As a result of COVID-19, schools shut down across the world. In March and April, over 1.2 billion children globally were out of the classroom. The unplanned and rapid move to online learning was not met without issues, whether it be access to technology, the effectiveness of eLearning, or time constraints.
However, millions of students will be attending school either entirely or partially online for the 2020 to 2021 school year. Prior to COVID-19, there was already high growth and demand for education technology. Video conferencing, AI-based learning, and online teaching software all received major investments in the past year with eLearning growing to an $18B market.
As schools and universities invest in the correct technology for students, there are cybersecurity challenges that will arise with distanced learning. In 2019, there were 348 publicly disclosed cybersecurity attacks on school districts in the United States. Since COVID-19, online attacks are on the rise and will continue to be as schools restart online.
Here are a few tips for schools and universities to minimize digital learning security dangers.
- Educate students and parents on cybersecurity risks and best practices. Schools have become a top target for cybercriminals because school districts and universities are rich with personal data and have recently made the rapid switch to digital learning. The first step to safeguarding your organization is educating and training students, teachers, and parents. Human error accounts for the majority of cybersecurity issues, so the better training students, teachers, and parents have on what a cybersecurity threat may look like, the better off your organization will be in preventing an attack.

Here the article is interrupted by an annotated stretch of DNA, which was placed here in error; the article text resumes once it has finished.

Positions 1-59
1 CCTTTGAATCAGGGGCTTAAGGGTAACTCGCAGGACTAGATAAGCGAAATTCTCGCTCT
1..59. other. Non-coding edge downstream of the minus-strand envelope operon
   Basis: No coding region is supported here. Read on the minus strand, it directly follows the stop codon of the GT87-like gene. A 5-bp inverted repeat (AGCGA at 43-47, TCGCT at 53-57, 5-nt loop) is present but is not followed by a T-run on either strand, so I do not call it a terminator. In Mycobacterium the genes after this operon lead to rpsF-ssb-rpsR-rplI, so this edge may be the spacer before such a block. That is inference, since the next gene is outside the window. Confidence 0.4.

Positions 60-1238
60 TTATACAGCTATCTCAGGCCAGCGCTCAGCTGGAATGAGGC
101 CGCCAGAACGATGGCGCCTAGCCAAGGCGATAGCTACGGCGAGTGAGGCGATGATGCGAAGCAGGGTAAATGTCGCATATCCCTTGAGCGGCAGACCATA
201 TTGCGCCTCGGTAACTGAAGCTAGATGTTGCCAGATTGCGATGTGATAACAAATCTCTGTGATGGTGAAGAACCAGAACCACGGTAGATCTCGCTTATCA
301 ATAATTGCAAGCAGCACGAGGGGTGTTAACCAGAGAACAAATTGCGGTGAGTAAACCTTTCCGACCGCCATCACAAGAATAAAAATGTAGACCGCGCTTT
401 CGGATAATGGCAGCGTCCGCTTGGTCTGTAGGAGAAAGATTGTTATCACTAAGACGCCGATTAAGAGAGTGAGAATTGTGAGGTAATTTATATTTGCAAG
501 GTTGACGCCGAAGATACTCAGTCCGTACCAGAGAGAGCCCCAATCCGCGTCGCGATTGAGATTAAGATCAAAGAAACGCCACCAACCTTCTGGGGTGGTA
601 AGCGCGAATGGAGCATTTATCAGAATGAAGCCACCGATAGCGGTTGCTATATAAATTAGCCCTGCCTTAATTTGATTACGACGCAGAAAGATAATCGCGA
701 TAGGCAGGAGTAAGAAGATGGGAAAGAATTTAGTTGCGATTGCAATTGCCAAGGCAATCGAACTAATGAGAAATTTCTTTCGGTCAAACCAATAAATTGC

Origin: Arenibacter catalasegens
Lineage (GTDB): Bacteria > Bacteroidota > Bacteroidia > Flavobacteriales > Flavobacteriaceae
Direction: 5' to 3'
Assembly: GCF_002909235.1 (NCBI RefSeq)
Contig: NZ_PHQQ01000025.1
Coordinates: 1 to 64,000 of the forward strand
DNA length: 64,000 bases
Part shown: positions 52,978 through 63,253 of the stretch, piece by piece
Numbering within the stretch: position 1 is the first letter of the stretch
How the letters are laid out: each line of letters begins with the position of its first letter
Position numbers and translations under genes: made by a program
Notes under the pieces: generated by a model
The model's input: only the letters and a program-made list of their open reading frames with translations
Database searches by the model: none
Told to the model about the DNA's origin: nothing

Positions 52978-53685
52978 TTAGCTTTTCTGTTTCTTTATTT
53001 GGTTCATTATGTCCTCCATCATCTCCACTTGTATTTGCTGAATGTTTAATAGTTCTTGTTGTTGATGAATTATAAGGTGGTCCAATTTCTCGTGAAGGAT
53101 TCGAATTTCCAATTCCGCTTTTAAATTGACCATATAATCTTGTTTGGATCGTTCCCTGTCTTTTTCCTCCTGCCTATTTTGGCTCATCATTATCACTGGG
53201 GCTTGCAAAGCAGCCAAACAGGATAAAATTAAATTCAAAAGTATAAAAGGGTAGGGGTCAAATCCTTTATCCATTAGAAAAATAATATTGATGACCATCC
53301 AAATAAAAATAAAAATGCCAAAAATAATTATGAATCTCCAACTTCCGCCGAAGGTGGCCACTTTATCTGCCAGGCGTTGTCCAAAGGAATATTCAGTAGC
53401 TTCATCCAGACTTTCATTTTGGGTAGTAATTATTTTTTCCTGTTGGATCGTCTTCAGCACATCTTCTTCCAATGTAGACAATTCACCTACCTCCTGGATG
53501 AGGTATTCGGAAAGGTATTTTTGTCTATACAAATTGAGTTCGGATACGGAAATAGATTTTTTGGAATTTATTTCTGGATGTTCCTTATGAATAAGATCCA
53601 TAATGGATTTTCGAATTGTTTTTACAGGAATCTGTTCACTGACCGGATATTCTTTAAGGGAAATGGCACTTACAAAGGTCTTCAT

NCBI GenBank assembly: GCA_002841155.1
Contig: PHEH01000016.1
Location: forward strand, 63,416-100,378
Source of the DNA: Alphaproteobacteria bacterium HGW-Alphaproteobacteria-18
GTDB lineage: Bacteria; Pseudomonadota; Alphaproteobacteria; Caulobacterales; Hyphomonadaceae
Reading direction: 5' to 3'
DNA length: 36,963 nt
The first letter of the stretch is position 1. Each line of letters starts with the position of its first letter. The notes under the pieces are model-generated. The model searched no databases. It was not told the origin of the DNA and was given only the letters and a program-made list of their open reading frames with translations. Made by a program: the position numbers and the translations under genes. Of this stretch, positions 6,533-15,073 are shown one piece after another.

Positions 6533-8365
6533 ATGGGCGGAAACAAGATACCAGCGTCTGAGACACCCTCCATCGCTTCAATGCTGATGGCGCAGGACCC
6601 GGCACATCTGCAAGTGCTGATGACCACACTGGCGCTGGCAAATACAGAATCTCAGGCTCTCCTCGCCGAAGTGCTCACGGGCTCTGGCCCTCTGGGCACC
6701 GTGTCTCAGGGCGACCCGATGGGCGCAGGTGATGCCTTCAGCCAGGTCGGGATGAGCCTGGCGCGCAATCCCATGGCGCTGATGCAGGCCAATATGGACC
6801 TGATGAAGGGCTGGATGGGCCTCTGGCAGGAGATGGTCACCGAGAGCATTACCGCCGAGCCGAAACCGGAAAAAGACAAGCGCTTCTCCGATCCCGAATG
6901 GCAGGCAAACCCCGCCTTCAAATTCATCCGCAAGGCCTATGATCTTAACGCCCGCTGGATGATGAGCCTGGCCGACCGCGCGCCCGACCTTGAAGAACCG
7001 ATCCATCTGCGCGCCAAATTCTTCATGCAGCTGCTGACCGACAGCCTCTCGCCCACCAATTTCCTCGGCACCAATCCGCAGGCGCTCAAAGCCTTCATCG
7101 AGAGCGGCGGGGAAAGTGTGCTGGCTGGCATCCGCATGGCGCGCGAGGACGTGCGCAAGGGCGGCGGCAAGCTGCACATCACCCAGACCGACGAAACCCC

- Invest in the right technology. Whether schools are operating fully remote or in a blended classroom, students and teachers need the right tools to best support online learning. In addition to adoption, ease of use, and effectiveness, schools need to select technology and software that is safe and secure. All digital learning tools should be vetted before using them to ensure they are defensible against potential cyberthreats.
- Conduct a security assessment. Identify the potential gaps in your network with services including comprehensive penetration testing, network vulnerability, and more. There are several ways cybercriminals can attack a network, and it is important to understand where your vulnerabilities may lie, so you can correct them.